Using Trauma Information to Help, Not Hurt, Juvenile Justice-Involved Youth
Date:  08-08-2014

Trauma can unnecessarily lead children and youth into the child welfare or criminal justice system
Reclaiming Futures reported that The Juvenile Law Center, supported by the Robert Wood Johnson Foundation, issued a new a report Trauma and Resilience that details how “systems and services’ can play an important role in helping children and families surmount trauma, thereby providing an effective way to reduce the violence which has permeated our culture.

The report discusses how the system can further harm traumatized youths:

(1) Judges may interpret a youth’s trauma history or symptoms to mean that the youth is too damaged to be safe in the community, or that a parent is too damaged to take care of his or her child.

(2) Discussions about trauma can exacerbate racial biases. In both the juvenile justice and child welfare systems, children of color are overrepresented because of persistent differential treatment along lines of race. Addressing trauma without discussing racial biases risks incorrectly implying that youth of color are system-involved because of family problems rather than system biases.

(3) A focus on trauma can draw attention away from important jurisprudence on adolescent development. Unlike adolescent development, in which legal theory applies categorically, research on trauma relies on distinctions based on a youth’s previous experiences, and his or her reactions to those experiences.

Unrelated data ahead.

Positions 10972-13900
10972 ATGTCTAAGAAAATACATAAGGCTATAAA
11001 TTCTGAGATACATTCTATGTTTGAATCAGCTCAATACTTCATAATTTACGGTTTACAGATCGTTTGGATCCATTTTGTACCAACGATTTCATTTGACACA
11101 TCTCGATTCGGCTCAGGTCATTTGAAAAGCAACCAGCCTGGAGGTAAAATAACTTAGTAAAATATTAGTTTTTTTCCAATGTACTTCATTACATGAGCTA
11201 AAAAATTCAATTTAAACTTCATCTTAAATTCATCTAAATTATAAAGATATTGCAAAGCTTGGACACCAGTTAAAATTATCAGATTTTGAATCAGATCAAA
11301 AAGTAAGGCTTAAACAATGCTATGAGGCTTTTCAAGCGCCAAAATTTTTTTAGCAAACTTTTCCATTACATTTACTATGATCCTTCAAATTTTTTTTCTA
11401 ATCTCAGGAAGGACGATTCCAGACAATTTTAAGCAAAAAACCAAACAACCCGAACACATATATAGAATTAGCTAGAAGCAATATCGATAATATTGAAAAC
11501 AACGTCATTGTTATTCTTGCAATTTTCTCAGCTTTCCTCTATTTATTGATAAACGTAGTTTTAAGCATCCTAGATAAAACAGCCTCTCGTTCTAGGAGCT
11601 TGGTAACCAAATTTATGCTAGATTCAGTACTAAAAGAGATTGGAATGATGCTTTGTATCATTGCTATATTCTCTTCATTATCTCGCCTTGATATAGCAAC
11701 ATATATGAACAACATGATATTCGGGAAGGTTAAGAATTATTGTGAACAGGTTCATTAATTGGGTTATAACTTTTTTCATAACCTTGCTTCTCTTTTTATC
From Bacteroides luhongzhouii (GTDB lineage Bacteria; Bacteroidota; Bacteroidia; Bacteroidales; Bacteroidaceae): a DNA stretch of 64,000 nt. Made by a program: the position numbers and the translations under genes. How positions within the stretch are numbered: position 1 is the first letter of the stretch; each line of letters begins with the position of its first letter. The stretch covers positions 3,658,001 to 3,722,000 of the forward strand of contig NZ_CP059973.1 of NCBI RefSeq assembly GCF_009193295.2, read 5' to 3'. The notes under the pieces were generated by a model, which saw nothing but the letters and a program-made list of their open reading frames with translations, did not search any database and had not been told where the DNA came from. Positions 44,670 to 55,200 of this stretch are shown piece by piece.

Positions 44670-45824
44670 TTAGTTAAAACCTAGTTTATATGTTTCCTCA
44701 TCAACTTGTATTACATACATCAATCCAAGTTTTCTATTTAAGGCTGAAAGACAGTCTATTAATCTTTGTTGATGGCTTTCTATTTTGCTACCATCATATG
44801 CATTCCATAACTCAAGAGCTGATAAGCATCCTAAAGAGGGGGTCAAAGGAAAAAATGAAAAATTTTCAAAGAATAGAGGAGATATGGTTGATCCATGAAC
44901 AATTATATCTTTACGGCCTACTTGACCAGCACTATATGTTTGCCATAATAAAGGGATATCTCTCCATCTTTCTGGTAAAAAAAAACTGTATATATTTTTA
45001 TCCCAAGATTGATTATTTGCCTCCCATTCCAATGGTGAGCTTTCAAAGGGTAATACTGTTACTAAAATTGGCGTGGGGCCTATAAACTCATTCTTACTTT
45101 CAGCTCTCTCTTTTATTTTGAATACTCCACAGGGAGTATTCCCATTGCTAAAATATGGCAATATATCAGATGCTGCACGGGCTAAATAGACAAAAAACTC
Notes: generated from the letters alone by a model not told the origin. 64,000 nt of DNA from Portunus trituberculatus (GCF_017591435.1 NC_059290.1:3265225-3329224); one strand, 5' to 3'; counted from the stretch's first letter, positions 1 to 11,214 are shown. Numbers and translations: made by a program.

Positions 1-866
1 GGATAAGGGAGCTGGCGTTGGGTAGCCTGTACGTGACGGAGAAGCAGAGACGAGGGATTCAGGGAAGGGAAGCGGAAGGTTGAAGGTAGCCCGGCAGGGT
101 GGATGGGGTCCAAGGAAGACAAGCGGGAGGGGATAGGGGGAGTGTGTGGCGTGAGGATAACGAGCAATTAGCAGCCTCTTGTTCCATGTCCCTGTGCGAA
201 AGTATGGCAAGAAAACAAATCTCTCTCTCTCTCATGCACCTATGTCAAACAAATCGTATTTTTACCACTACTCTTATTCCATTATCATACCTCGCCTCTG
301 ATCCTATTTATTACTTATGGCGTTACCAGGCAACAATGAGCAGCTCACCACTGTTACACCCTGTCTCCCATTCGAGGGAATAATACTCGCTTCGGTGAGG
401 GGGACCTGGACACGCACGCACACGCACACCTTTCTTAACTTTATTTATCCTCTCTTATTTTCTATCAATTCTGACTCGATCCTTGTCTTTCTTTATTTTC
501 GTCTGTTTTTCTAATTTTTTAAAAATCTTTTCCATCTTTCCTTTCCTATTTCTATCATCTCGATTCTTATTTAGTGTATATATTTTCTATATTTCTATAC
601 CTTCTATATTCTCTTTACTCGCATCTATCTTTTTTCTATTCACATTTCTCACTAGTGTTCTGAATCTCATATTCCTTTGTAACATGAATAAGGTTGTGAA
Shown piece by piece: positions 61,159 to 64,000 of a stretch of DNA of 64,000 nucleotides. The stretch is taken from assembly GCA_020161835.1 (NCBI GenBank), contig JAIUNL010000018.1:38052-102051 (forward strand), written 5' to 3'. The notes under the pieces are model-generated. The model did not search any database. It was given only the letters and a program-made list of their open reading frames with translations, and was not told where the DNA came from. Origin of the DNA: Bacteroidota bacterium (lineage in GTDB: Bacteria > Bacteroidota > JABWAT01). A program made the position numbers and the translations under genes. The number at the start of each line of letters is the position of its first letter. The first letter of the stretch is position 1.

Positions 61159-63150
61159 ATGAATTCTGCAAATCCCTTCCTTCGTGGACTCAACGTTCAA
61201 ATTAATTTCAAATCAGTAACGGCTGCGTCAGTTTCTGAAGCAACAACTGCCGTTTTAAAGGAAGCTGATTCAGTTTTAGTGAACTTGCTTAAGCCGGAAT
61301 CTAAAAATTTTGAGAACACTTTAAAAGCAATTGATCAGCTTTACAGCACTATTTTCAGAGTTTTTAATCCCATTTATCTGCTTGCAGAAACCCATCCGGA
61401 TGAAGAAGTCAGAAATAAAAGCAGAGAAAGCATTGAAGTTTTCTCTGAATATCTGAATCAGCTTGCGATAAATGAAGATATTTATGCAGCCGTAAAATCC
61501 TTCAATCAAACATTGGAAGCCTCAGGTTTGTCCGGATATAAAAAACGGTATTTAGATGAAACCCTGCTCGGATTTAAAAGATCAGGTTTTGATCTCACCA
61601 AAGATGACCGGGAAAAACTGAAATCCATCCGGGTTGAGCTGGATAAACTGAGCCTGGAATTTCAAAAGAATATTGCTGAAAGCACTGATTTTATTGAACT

The report also lists “advocacy solutions” that the juvenile justice and child welfare systems can implement:

(1) The juvenile justice and child welfare systems themselves can cause harm, traumatization, and retraumatization in youth. Research on trauma can support legal arguments to address harmful practices within public systems.

(2) Information about the trauma histories and symptoms of youth are already regularly introduced in courts—attorneys need the information to make conscious decisions about whether to highlight or underplay the information, and how best to characterize it through the lens of resilience.

(3) Trauma symptoms are often misdiagnosed as other, hard-to-treat mental health problems. This can lead to inappropriate mental health treatment, including psychotropic medication; to youth or family failure to comply with treatment; and to harsher legal consequences

Read Trauma and Resilience: A New Look at Legal Advocacy for Youth in the Juvenile Justice System.